Fourth quarter GDP was upwardly revised from 0.7% to 1.0% in the second reading.

For a change economists were too pessimistic. The Bloomberg Econoday Consensus estimate was a downward revision to 0.4%.

The good news stops there because the revision reflects an unwanted buildup of inventories. Real final sales were a weak 1.2%

Highlights

An upward revision to inventory growth made for an upward revision to the second estimate of fourth-quarter GDP, to an annualized plus 1.0 percent rate for a 3 tenths increase from the initial estimate. But, given slowing in demand during the quarter, the gain for inventories, at $81.7 billion vs an initial estimate of $68.6 billion, very likely reflects a build in unwanted inventories.

A clear negative in today’s report is a downgrade for personal consumption expenditures, to an annualized plus 2.0 percent in the quarter vs an initial estimate of 2.2 percent. Otherwise, revised readings are steady to unchanged with non-residential investment, hit by the mining and energy sectors, down at a 1.9 percent rate and exports down at an even steeper 2.7 percent rate. Residential investment remains the big plus, rising at an 8.0 percent rate. But final sales were slow in the quarter, up only 1.2 percent.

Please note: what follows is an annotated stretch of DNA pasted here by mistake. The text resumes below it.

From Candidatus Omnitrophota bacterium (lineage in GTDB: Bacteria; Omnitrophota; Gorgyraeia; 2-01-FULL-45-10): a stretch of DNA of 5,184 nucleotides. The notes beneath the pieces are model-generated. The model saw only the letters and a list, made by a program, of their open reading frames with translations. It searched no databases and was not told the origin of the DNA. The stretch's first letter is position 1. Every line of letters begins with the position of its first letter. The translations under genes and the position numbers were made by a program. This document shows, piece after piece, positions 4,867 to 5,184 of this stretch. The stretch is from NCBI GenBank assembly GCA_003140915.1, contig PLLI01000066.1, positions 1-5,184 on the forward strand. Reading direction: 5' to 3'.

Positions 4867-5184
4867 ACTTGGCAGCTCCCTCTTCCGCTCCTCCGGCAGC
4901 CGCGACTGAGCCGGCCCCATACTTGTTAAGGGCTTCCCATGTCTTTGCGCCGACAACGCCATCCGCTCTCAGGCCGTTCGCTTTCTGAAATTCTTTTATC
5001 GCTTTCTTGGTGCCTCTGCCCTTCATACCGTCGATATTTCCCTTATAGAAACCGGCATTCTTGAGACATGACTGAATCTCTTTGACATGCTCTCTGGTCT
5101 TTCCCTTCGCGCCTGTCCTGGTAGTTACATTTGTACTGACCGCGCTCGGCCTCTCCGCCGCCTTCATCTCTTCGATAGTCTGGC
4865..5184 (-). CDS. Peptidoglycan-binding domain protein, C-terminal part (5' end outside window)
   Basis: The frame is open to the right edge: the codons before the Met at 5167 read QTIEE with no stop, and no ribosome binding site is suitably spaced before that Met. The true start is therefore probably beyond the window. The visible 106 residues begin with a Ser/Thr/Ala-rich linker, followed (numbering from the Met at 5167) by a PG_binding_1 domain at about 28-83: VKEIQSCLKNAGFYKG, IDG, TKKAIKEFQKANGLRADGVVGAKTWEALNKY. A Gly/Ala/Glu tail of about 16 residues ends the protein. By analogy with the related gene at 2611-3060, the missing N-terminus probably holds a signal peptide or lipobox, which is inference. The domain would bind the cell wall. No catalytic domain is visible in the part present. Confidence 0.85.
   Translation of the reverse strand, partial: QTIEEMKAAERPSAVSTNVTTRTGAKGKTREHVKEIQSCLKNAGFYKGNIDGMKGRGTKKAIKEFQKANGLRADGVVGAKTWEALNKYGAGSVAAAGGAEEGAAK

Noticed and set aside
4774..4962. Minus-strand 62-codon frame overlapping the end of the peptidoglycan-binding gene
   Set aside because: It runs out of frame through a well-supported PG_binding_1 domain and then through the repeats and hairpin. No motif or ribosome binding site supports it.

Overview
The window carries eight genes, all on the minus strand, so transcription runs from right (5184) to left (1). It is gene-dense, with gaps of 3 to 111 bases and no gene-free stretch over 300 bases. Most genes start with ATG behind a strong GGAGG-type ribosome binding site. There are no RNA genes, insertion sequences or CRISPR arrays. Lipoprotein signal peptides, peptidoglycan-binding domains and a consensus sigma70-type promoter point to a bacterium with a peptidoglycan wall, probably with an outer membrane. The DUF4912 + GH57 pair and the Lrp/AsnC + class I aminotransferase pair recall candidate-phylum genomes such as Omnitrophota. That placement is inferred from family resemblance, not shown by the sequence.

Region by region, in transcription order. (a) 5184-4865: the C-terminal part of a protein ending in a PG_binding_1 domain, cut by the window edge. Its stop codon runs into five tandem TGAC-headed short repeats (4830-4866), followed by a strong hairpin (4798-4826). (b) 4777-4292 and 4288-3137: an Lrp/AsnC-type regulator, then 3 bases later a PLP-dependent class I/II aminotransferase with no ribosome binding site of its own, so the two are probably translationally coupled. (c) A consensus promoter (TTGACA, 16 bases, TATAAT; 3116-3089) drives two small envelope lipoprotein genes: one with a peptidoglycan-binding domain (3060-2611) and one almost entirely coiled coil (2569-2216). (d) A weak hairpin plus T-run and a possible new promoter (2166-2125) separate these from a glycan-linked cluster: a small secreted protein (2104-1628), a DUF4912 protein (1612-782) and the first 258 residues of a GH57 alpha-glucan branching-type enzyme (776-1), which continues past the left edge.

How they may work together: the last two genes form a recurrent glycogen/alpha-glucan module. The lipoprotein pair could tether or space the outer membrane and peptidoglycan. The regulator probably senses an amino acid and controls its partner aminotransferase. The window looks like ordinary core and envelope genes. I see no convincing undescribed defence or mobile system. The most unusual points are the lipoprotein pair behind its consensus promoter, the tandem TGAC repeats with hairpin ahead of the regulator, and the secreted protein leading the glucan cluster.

The economy, held down by weak exports and weak business investment, fumbled into year-end 2015, but the early outlook for the first quarter calls for a turn higher to trend growth, perhaps as much as 3 percent. Key data for the first quarter will be posted later this morning with the January personal income and expenditures report.

Recent History

The second estimate for fourth-quarter GDP is expected to come in at plus 0.4 percent vs an initial reading of plus 0.7 percent. The decrease reflects expectations for lower inventory accumulation and lower readings for both residential and non-residential investment. But it was consumer spending that was the highlight of the first estimate, rising at an annualized 2.2 percent in strength that has extended into the first quarter this year.

Economists missed this one by a mile, expecting a decrease in inventories, with strength in consumer spending and final sales.

In this case, I sympathize. GDP estimates are revised over and over. Even the third, allegedly final numbers are subject to revisions, years later.

There is no reason to have any faith in these numbers.

Mike “Mish” Shedlock